Rivalry brings out the spirit
Joey Matthews | 10/3/2014, 6 a.m.
It was a classic showdown between two city rivals — George Wythe and Huguenot high schools.
And the nearly 800 students, family and friends packing the stands Friday night were ready for a great matchup — or dustup. After all, both of the South Richmond schools were hungry for a win.
The Wythe Bulldogs were riding high after recording their first win of the season, 18-6, over National Christian Academy in Maryland a week earlier. They finally had snapped a 26-game losing streak and were looking for a repeat.
The Huguenot Falcons were eager for their first win of the season. They’d already had four losses under coach Bryan Jennings. And they had beaten George Wythe every year since 1987.
George Wythe supporter Letitia Buster-Ford was cheering from the stands.
“I’m here to root for my son, Kane,” a tackle for the Bulldogs, “and to let people know that Richmond Public Schools is coming back,” said Ms. Buster-Ford, a 1987 Armstrong-Kennedy graduate.
“Richmond schools have been given such a bad name. We haven’t had any problems this year. And our coach, Frank Coston, is doing a great job.”
Across the field, Huguenot band member Jermaine Jackson also was excited, but for a different reason.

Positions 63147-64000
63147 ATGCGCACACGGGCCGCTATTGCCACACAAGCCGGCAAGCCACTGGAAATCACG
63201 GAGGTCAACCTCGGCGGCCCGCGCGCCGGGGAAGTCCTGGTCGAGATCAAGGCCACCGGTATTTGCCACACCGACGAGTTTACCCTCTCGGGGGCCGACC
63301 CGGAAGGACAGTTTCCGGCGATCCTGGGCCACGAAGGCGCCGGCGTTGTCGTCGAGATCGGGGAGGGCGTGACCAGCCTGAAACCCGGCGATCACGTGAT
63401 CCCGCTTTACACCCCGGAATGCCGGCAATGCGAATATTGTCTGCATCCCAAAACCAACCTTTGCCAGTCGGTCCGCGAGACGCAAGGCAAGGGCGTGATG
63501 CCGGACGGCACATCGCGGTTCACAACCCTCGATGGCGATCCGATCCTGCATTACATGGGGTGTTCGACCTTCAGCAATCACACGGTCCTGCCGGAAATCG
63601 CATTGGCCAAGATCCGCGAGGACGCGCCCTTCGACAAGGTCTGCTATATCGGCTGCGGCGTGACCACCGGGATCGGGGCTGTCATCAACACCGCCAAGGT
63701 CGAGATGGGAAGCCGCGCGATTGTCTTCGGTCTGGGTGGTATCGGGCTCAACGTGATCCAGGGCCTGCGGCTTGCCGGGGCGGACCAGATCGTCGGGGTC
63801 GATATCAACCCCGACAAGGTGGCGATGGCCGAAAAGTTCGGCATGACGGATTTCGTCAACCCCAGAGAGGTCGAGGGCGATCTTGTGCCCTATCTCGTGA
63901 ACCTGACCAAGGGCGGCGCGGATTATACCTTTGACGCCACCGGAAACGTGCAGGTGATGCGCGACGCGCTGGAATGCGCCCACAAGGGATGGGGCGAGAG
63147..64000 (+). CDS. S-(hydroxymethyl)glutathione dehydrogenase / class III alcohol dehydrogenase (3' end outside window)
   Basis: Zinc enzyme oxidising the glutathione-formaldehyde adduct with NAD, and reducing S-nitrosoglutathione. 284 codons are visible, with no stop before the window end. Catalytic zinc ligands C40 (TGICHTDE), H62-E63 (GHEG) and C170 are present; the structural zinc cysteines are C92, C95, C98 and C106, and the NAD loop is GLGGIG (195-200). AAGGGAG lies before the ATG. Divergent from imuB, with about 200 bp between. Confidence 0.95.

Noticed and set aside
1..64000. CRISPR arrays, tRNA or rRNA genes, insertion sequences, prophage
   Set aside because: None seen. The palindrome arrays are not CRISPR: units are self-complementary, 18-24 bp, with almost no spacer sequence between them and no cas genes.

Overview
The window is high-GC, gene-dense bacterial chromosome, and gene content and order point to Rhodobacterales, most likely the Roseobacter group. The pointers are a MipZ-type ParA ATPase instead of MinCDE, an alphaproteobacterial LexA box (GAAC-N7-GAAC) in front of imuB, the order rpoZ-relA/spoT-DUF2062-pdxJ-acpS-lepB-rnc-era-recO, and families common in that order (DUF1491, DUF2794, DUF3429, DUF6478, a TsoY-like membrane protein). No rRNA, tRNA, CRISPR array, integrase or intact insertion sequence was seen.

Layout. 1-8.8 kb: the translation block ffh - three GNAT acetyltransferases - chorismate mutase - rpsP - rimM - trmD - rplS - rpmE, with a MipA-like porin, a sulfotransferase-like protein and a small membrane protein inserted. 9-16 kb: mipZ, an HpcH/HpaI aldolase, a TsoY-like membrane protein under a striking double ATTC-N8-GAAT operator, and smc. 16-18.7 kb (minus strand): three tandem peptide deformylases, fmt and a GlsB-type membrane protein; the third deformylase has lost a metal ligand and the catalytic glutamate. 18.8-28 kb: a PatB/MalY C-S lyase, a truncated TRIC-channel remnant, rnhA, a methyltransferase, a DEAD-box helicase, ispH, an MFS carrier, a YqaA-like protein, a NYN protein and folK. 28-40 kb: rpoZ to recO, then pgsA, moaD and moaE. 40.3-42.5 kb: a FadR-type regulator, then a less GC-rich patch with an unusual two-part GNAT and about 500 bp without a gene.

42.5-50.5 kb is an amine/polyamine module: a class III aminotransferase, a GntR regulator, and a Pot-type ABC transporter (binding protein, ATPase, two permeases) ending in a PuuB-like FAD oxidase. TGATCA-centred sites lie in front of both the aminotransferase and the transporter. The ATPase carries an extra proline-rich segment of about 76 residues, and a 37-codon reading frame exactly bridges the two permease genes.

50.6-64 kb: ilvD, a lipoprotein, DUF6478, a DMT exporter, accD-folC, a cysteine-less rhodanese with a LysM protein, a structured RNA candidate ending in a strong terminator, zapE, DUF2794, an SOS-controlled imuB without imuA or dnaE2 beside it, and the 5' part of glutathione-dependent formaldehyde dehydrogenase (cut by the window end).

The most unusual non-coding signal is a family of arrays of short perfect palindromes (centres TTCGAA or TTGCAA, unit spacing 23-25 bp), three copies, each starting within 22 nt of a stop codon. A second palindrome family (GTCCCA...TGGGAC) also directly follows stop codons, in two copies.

“I love when two schools with good bands collide,” said the senior tuba player. “It’s an ecstatic feeling.”
As the schools’ bands rocked, cheerleaders launched into high-stepping routines. The crowd loved it.
Students talked with friends, and on this fall evening, everyone enjoyed the spirited contest on the field.
When the dust settled, it was the Falcons who got to celebrate a 32-14 win and enjoy a victorious bus ride back to their Forest Hill Avenue campus.
The supporting casts of both teams did their part to make it a memorable evening. The 10-member George Wythe cheerleading squad, under the direction of school counselor Charnelle Smith, brought the team’s fans to their feet early and often, as did the marching band led by Nat Boyd.
Across the field, a dozen Huguenot cheerleaders provided an equally spirited boost to the school spirit of hundreds of Falcon fans.
Tiffany Garland, the Huguenot cheering squad’s coach, said she’s all about instilling “a culture of discipline and school spirit” in her squad.
Nearby, Huguenot teacher Johnathan Coward skillfully directed the 60 members of the Huguenot marching band as they kept the Falcon faithful entertained.
Isaiah Jerman and three other members of the George Wythe Army JROTC presented the American flag prior to the game.
“I’m interested in the military and want to make a career in the Army or Marines,” said the junior.
Among those cheering the opening kickoff was Donald Cook, a member of the Community Care Unit with the Richmond Police Department.
He said he was there to “lend support” to Wythe football player Arie Carter and band member John Holt, participants in an RPD program known as the Young Adult Police Commissioners. The program mentors young people in such areas as college preparation, public speaking and developing better study habits, Mr. Cook said.
Perhaps the most valuable off-the-field performer was Purnell Spears. He provided colorful public address commentary from the press box. He said he has been an ardent Wythe supporter for 35 years.